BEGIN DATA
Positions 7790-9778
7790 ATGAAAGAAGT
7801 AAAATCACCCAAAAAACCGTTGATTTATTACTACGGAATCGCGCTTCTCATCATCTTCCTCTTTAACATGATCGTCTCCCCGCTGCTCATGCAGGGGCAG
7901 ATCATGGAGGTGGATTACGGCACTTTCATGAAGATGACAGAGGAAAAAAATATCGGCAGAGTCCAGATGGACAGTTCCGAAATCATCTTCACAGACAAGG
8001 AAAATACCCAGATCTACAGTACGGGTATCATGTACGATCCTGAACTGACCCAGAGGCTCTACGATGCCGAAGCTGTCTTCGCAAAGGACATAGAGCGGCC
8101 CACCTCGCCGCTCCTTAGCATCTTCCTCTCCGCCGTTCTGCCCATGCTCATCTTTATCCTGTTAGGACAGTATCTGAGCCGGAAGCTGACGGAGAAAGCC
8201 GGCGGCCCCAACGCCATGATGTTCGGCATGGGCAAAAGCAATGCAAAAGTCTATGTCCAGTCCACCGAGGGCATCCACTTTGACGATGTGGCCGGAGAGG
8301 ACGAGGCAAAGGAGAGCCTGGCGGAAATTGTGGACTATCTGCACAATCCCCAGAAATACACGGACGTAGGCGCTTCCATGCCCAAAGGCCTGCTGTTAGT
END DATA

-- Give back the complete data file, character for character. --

Positions 7790-9778
7790 ATGAAAGAAGT
7801 AAAATCACCCAAAAAACCGTTGATTTATTACTACGGAATCGCGCTTCTCATCATCTTCCTCTTTAACATGATCGTCTCCCCGCTGCTCATGCAGGGGCAG
7901 ATCATGGAGGTGGATTACGGCACTTTCATGAAGATGACAGAGGAAAAAAATATCGGCAGAGTCCAGATGGACAGTTCCGAAATCATCTTCACAGACAAGG
8001 AAAATACCCAGATCTACAGTACGGGTATCATGTACGATCCTGAACTGACCCAGAGGCTCTACGATGCCGAAGCTGTCTTCGCAAAGGACATAGAGCGGCC
8101 CACCTCGCCGCTCCTTAGCATCTTCCTCTCCGCCGTTCTGCCCATGCTCATCTTTATCCTGTTAGGACAGTATCTGAGCCGGAAGCTGACGGAGAAAGCC
8201 GGCGGCCCCAACGCCATGATGTTCGGCATGGGCAAAAGCAATGCAAAAGTCTATGTCCAGTCCACCGAGGGCATCCACTTTGACGATGTGGCCGGAGAGG
8301 ACGAGGCAAAGGAGAGCCTGGCGGAAATTGTGGACTATCTGCACAATCCCCAGAAATACACGGACGTAGGCGCTTCCATGCCCAAAGGCCTGCTGTTAGT